Archives 1Archives 2Archives 3

 

 

 

 

 

 

 

 

 

COST-SAVING FELT CONDITIONING SOLUTION

By Pekka Kivioja, Global Technology Manager, Services Business Line, Metso

Cost elements in felt conditioning

Felt conditioning costs stem from many sources, so you first need to understand the magnitude and savings potential on each particular cost element.

In felt conditioning, most costs come from:
• Vacuum creation (and associated efficiency losses)

• Shower water use
• Add-on friction from Uhle boxes
• Felt costs

More than one-fifth of the total energy consumed by the press section goes to vacuum generation; the remaining four-fifths is used by sectional drives.

Figure 1
Figure 1 Press section electricity use distribution.

In addition to the above, properly functioning felt conditioning also affects such other cost elements as press runnability and felt washing and change related costs.

Nip dewatering vs. felt dewatering

Many paper machines have been optimizing their processes for nip dewatering in recent years, especially at the last couple of felt loops. However, many board machines running heavier basis weights still use felt dewatering where the majority of water removal occurs at Uhle boxes. A new, more effective felt conditioning method has been developed for those machines.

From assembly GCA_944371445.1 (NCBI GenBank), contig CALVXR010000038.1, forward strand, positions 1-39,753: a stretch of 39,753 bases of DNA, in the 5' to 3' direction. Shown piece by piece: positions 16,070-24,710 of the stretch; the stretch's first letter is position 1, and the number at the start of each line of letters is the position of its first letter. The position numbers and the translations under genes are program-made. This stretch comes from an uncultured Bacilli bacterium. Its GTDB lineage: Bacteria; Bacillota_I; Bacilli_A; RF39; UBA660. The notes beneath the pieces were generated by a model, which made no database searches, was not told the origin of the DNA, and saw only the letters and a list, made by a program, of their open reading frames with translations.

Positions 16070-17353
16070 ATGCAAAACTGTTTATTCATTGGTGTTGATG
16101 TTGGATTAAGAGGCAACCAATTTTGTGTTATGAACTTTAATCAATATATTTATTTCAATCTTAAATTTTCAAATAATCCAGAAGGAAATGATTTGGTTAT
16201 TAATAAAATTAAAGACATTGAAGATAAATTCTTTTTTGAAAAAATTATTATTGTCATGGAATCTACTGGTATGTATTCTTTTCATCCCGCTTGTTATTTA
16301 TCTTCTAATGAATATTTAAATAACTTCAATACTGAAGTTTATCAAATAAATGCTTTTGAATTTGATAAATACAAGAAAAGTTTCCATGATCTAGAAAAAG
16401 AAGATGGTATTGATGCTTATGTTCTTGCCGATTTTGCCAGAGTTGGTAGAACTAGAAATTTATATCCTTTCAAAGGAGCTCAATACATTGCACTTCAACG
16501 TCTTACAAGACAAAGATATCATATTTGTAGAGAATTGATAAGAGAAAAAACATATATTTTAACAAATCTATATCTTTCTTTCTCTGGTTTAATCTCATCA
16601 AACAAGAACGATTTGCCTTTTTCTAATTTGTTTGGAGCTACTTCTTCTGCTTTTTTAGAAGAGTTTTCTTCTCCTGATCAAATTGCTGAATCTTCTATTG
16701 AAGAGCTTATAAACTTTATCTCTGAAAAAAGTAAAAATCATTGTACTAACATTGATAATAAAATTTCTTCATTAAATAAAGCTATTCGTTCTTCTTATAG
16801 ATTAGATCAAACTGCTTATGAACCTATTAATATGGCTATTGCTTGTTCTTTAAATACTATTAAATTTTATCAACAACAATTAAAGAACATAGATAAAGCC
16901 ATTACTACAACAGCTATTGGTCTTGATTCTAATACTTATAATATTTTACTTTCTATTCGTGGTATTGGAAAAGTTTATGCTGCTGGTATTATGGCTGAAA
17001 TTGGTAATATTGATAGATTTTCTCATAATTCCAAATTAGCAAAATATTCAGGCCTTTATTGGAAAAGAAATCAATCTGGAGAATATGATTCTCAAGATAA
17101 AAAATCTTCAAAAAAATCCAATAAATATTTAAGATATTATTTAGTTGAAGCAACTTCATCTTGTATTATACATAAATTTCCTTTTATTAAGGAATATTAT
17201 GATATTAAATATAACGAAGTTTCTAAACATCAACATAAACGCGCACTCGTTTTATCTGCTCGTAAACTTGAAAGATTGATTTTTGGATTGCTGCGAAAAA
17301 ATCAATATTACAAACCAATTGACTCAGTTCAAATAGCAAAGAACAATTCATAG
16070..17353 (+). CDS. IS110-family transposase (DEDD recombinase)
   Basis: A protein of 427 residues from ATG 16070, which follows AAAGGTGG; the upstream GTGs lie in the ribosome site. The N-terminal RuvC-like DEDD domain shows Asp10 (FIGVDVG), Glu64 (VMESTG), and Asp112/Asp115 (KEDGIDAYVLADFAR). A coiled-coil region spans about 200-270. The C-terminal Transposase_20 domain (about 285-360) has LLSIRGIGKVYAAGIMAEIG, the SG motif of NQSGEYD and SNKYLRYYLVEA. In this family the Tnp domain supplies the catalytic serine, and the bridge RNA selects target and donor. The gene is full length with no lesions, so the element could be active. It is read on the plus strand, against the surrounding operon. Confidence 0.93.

New strategy for felt conditioning

One recent trend in felt conditioning has been the reduction of vacuum levels to lower air flows and reduce energy consumption. Maintaining the desired dewatering rate in this environment requires longer dwell times to give Uhle boxes enough time to remove the necessary volume of water. In Figure 2, maintaining the same relative dewatering rate while at the same time reducing the vacuum level from 45 kPa to 20 kPa means that the dwell time has to be increased from 3.5 ms to 11 ms.

To view the rest of this article, become a subscriber of the TAPPSA Journal today!. Back to Volume 5 2011 Issue